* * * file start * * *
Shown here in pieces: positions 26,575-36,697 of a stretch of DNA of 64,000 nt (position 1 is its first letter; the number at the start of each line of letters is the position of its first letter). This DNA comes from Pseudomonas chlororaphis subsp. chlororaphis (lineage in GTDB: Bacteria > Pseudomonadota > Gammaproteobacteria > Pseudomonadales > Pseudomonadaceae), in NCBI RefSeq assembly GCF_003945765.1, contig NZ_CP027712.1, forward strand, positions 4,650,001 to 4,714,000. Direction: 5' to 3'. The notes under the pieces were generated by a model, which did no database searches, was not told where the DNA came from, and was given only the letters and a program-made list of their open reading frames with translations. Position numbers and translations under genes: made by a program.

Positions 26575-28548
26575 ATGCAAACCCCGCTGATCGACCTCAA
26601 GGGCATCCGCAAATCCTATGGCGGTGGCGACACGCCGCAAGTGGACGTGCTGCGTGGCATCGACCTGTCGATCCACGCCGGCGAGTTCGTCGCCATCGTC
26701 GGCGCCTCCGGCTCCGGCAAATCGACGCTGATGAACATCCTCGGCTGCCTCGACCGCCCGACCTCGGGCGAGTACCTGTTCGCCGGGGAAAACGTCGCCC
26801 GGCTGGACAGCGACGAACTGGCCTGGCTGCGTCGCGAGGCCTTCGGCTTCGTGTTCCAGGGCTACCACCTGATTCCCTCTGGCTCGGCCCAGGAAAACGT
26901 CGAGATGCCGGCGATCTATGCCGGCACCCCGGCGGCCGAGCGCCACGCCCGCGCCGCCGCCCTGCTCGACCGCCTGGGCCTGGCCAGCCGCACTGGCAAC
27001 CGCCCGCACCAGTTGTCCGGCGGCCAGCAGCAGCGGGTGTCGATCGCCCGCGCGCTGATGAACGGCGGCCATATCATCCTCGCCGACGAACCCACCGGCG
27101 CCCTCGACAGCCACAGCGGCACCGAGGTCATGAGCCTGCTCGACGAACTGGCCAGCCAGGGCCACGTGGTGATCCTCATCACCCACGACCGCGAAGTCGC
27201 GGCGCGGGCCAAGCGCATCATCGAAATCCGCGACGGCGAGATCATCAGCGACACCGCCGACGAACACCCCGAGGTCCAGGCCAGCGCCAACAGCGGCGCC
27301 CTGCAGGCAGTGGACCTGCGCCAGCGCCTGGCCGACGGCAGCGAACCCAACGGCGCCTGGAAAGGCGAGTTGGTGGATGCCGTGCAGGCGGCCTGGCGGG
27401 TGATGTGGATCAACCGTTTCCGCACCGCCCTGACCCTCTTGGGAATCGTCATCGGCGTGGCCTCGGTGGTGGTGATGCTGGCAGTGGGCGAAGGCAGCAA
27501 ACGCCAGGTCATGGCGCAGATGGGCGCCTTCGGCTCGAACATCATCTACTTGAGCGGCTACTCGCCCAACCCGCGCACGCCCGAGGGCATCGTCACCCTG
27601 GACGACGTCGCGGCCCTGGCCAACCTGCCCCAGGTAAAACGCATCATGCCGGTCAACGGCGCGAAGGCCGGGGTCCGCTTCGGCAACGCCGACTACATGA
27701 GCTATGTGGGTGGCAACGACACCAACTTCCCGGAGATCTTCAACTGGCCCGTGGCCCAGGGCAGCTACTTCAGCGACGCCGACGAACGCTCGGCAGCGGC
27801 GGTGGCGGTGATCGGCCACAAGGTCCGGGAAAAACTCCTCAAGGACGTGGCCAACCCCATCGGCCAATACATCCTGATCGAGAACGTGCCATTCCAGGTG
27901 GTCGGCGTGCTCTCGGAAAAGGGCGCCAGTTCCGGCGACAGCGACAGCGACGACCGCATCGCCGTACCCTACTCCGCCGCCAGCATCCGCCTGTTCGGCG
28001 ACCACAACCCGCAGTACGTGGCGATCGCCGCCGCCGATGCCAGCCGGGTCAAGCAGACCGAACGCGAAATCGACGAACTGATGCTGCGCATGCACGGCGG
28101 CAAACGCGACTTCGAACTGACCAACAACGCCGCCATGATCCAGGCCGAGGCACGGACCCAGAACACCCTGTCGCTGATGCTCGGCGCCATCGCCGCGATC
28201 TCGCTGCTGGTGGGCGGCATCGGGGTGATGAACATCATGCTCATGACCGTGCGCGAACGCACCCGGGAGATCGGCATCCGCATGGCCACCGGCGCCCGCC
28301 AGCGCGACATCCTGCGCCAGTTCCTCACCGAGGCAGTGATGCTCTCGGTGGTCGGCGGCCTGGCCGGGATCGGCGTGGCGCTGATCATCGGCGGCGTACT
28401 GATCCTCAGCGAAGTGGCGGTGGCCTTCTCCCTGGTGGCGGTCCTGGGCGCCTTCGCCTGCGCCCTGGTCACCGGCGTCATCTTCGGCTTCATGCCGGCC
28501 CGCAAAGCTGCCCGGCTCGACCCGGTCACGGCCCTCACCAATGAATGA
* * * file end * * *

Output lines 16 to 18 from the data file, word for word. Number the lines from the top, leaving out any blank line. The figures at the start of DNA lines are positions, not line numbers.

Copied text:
27801 GGTGGCGGTGATCGGCCACAAGGTCCGGGAAAAACTCCTCAAGGACGTGGCCAACCCCATCGGCCAATACATCCTGATCGAGAACGTGCCATTCCAGGTG
27901 GTCGGCGTGCTCTCGGAAAAGGGCGCCAGTTCCGGCGACAGCGACAGCGACGACCGCATCGCCGTACCCTACTCCGCCGCCAGCATCCGCCTGTTCGGCG
28001 ACCACAACCCGCAGTACGTGGCGATCGCCGCCGCCGATGCCAGCCGGGTCAAGCAGACCGAACGCGAAATCGACGAACTGATGCTGCGCATGCACGGCGG